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Weston Willingham

Mr. Brandon Rader


Pre-DP World History
12 November 2014
The Difficulty of American Neutrality
As World War one progressed, the president of the United States of the period, Woodrow
Wilson was having trouble keeping the United States a neutral nation. Wilson urged citizens of
the United States to be impartial in thought as well as action because [t]he people of the
United States are drawn from many nations, many of which involved in the war (Wilson,
Woodrow). Wilson thought it necessary for the people of the United States to be impartial, but
he took this challenge with serious burdens involved. While pushing to remain a neutral nation,
the United States was economically burdened as many trade routes were altered or stopped as
trade with hostile foreign nations became increasingly difficult. Also, Wilson had trouble trying
to remain neutral because Germany violated international rules of warfare as the United States
was a signatory of these rules (Spring-Rice, Cecil). Wilson encountered international troubles
and roadblocks as it became more difficult for the United States to stay neutral in World War
One.
One result of the United States difficulties with neutrality was that American trade ships
received impediments that constricted the free market between them and Europe. On a national
level, United States trade ships were required to implement specific requirements regarding the
armament of ships trading with belligerent nations (US Department of State).

These

requirements forced American ships to lack any threat to foreign nation by [carrying] small
guns and arms... few in number (US Department of State). By forcing trade ships to perform
such tasks, like [carrying] passengers... unfitted to enter military, these trade ships became safe
to trade with other nations, so that hostile nations did not fear the United States joining the war
(US Department of State). This greatly impeded the United States trading patterns. American

merchant ships were now required to meet specific requirements set forth by the government.
Consequently, these requirements did not make the United States merchants ships invincible to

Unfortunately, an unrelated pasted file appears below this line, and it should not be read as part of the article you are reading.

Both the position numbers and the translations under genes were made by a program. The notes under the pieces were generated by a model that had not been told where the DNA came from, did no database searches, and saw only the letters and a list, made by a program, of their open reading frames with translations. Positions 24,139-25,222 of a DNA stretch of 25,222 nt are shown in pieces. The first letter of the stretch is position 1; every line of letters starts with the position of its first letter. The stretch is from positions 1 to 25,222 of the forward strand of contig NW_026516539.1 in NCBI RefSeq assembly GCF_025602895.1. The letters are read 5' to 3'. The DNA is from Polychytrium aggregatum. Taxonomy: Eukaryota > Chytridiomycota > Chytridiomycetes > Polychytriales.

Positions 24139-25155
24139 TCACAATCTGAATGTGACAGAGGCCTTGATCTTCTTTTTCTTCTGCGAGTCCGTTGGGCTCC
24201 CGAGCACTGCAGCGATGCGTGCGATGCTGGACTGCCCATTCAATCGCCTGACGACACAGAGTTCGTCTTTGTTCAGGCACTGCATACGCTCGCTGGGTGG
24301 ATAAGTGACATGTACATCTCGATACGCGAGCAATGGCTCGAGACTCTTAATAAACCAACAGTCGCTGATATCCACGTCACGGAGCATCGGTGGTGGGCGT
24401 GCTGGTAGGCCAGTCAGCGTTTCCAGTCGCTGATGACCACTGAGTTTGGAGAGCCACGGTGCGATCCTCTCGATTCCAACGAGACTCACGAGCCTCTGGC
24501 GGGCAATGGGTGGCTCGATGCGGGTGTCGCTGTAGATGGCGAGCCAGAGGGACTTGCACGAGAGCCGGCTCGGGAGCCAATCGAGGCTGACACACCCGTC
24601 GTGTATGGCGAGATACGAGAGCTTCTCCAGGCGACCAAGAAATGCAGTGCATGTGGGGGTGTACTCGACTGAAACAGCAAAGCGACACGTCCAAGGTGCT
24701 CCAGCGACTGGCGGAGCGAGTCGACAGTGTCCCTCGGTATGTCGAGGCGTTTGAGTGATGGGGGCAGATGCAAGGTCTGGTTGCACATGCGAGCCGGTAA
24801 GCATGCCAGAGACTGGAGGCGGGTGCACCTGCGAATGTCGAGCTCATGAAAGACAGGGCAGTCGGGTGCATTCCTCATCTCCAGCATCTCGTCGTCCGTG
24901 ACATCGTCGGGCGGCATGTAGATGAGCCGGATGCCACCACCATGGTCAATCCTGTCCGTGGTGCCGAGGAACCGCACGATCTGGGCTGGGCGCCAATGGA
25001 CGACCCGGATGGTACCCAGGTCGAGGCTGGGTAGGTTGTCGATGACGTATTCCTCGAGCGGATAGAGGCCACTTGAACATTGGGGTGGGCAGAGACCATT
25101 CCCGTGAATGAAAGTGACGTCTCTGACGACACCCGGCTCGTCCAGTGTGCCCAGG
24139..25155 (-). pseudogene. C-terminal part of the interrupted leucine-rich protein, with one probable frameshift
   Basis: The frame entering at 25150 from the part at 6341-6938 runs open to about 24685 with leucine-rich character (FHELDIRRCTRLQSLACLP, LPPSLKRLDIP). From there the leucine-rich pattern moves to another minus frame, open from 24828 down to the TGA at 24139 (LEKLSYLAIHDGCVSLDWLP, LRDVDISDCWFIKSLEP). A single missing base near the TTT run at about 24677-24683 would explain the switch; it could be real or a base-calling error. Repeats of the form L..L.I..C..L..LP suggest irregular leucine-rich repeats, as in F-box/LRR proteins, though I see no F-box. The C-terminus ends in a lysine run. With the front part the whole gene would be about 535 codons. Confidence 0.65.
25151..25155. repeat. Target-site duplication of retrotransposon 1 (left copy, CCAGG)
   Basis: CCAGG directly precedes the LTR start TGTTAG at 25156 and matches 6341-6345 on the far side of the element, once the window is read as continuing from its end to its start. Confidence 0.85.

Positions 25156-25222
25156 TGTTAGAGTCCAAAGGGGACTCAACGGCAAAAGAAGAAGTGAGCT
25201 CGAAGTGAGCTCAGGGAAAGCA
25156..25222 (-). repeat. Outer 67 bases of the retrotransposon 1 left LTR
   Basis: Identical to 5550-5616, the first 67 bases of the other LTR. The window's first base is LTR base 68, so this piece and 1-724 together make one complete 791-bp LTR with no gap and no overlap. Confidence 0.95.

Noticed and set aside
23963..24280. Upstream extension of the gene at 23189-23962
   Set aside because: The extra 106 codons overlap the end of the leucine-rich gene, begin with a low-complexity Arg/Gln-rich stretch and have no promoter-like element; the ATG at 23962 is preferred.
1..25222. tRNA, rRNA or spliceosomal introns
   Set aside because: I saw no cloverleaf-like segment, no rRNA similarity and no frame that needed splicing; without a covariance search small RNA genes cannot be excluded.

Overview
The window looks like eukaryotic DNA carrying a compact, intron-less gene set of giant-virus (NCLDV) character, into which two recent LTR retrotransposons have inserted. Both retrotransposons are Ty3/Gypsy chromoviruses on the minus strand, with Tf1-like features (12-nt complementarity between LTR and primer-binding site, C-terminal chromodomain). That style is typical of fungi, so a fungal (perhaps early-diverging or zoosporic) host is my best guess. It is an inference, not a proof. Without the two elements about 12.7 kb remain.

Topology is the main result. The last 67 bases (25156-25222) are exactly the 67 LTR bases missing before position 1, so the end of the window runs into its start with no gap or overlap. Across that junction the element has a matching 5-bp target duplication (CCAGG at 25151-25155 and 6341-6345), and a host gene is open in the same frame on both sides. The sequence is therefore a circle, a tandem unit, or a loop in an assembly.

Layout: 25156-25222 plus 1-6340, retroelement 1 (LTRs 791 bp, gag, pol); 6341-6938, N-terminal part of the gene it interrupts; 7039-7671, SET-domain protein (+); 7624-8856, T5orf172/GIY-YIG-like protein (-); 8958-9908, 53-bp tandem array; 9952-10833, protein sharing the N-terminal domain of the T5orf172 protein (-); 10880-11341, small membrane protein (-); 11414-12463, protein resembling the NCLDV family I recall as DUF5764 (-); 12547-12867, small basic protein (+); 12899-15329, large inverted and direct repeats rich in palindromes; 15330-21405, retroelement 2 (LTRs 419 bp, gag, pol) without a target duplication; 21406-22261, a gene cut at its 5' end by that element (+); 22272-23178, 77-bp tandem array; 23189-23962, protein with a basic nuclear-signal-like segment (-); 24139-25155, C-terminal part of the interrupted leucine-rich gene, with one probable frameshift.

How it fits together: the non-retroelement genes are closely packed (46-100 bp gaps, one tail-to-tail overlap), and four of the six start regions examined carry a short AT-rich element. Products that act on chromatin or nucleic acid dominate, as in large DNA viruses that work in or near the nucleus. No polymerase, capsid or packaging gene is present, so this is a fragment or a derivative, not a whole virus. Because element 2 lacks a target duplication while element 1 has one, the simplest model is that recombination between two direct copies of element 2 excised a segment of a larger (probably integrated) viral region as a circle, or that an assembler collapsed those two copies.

hostile threats. These ships were still subject to His Majestys Government seizing American
ships on high seas (Bryan, Secretary of State). All of these factors made it more troublesome for
Woodrow Wilson to remain a neutral nation.
The Germans also were giving Wilson a reason to not be a neutral nation. Wilson had
trouble dealing with that fact that the German military was ignoring international rules of
warfare. These laws were kept precious to the United States, as the United States were
signatories [to these] rules of warfare (Spring-Rice, Cecil). Germany violated these rules on
multiple occasions, one of which was when they sunk a passenger boat the Lusitania, on May 17,
1915, where over 100 Americans lost their lives (PRFA). This attack went against
international warfare laws, killing civilians caught in the crossfire. German attacks like this
became frequent events. In addition to the Lusitania, the Sussex was sunken in a similar manner
by German U-boats (Wilson, Woodrow). German acts of hostility even forced Wilson to threaten
Germany that they would end diplomatic relations (Wilson, Woodrow). Hostile acts of
Germany gave President Wilson a hard time made becoming a neutral nation more of an
inconvenience.
It was not easy for President Woodrow Wilson to keep the United States a neutral nation
during World War One. Both trade impediments and German belligerence caused the United
States to consider whether it was better or worse for them to be involved in the war going on.
The pressure was on Woodrow Wilson as a leader because he led the most powerful nation in the
world during a world war. It was an act of greatness that he could nullify any hostile actions
against the United States and stay so neutral during a time of war raging around the planet.
President Woodrow Wilson dealt with the troubles of his decision-making and peacefully led the

country through a tremulous period where many lives were at stake.

Works Cited
Bryan, Secretary of State. Letter to Walter Hines Page. 26 Dec. 1926. MS. N.p.
Instructions from the U.S. Department of State regarding the Arming of Merchant Ships
Registered to Nations at War (1914). Print.
"PRFA, 1915, Supplement: The World War, Pp. 393-396." N.p., n.d. Web.
Spring-Rice, Cecil, Sir. "U.S. Secretary of State William Jennings Bryans Thoughts on the War."
Letter to Sir Arthur Nicholson. 13 Nov. 1914. MS. N.p.
Wilson, Woodrow. "President Wilson's Declaration of Neutrality." 19 Aug. 1914. Speech.

Wilson, Woodrow. "Wilsons Remarks to Congress regarding Germanys Attack on the Sussex."
19 Apr. 1916. Address.